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For the love of Law Week

For the love of Law Week

With Law Week on the horizon, executive director of the Victoria Law Foundation Lynne Haultain speaks about the juicy line-up of legal events that will be hosted in her state this year.

It is now autumn and our favourite week of May (14-20), Law Week, is looming.

Law Week is a special time in the calendar when people across the nation engage with a range of legal service providers. The aim is to make the legal system accessible to everyday people and educate the wider community on the important services, which exist for them.  

According to Lynne Haultain (pictured), executive director of the Victoria Law Foundation, a record-busting number of programs will run in this year’s Victorian Law Week. A third of the state’s Law Week events will be hosted in regional Victorian and suburban centres.

“There is real diversity of content for Law Week this year, from theatrical performances, musical performances and tours of institutions that you don’t normally get access to like Geelong Gaol,” Ms Haultain said.

“We have events that are happening as part of a broader festival in Ballarat, down to a legal help session in a very small town called Quambatook.”

Everyone from Community Legal Centres, government agencies and organisations will host special sessions across Victoria, exceeding 200 events.

The Victorian Courts will open their doors on Saturday 19 May, with children invited to have their face painted in the County Court forecourt and be entertained by a juggler, magician and clown The Great Gizmo.

Community members can also enjoy a trial by social media session in the Supreme Court of Victoria and a "Day in the life of an accused" tour in the County Court of Victoria. Later in the day at 1pm, a guided walking tour of Melbourne’s historical legal precinct will commence from the Melbourne Magistrate’s Court.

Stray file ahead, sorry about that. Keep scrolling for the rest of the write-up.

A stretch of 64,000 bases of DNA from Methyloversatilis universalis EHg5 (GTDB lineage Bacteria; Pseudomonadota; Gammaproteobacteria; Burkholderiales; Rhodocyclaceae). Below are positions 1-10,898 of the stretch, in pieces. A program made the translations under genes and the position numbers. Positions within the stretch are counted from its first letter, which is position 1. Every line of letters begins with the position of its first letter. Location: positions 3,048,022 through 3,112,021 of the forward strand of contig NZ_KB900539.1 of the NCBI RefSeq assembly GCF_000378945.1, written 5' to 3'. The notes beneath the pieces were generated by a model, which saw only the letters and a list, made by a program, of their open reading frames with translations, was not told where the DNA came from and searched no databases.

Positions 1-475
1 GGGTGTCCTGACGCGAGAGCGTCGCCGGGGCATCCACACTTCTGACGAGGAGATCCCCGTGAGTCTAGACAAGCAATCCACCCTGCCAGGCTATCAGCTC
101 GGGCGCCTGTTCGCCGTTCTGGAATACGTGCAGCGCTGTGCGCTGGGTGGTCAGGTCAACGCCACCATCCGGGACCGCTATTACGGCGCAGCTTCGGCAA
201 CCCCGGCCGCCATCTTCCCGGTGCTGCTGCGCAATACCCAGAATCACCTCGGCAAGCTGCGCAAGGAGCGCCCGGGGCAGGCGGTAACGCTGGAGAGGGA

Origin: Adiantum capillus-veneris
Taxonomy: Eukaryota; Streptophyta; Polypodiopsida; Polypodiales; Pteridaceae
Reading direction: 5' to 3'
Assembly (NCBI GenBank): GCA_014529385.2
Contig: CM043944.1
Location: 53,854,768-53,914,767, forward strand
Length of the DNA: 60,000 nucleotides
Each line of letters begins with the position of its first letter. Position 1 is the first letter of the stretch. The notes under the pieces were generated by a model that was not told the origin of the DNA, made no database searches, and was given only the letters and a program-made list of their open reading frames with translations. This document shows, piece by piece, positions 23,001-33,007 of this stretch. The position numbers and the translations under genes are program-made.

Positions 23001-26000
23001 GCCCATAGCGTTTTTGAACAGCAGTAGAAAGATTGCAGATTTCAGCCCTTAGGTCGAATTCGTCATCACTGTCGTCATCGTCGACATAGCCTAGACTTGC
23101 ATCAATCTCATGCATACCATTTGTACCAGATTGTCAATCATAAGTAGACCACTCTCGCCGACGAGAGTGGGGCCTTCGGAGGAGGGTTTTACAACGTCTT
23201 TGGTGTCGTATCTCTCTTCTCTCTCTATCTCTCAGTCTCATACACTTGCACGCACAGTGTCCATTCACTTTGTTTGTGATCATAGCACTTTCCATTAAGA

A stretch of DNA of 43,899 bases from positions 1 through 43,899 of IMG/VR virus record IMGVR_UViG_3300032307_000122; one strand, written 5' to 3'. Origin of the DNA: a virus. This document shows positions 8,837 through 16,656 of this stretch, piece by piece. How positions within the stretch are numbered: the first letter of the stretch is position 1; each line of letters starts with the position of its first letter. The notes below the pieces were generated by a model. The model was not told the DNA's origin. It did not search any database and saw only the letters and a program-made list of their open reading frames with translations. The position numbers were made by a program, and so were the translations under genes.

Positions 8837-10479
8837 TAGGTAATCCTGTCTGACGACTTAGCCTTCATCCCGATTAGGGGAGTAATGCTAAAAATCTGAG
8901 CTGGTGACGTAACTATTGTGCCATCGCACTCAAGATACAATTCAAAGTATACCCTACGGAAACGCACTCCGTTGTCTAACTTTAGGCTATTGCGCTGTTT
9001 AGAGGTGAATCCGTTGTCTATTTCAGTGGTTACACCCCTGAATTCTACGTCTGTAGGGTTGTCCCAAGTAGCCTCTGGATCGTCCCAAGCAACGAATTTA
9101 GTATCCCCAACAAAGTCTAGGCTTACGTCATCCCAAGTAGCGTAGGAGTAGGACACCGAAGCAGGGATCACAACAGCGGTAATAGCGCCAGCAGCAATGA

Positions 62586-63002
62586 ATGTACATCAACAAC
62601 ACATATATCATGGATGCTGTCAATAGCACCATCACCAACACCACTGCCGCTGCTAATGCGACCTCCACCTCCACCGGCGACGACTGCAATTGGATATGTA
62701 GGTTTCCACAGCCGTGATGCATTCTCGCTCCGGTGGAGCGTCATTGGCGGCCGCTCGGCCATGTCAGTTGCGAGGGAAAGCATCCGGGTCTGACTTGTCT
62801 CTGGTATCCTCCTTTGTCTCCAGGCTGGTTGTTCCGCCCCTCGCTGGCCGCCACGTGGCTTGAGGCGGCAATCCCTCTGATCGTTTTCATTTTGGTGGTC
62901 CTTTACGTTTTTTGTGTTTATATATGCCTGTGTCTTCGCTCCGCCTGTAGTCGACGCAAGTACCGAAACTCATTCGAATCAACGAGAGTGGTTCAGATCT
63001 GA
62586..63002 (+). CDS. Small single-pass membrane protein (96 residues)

“Law is a really fundamental part of our democracy and an awareness of it is actually really important,” Ms Haultain said.

“And the law is really interesting – it just has a lot of offer in terms of history and culture and just the theatre of the legal process that people are really intrigued by.

 “Making sure that people understand that the law isn’t this cold distant thing and it is accessible to you in a range of ways is something that Law Week is all about,” she said.

Other Law Week highlights for Victoria include a coffee van staffed by lawyers offering free legal help (and free coffee) in Mernda (Monday 14 May); a lunchtime discussion about the future and challenges of data protection with former Victorian Privacy Commission David Watts (Wednesday 16 May); a free community round table about wage theft for young people at the Victorian Trades Hall Council (Wednesday 16 May); and a debating competition on the topic "Should mobile phones be banned at schools?" at A Nare Warren South College (Friday 18 May).

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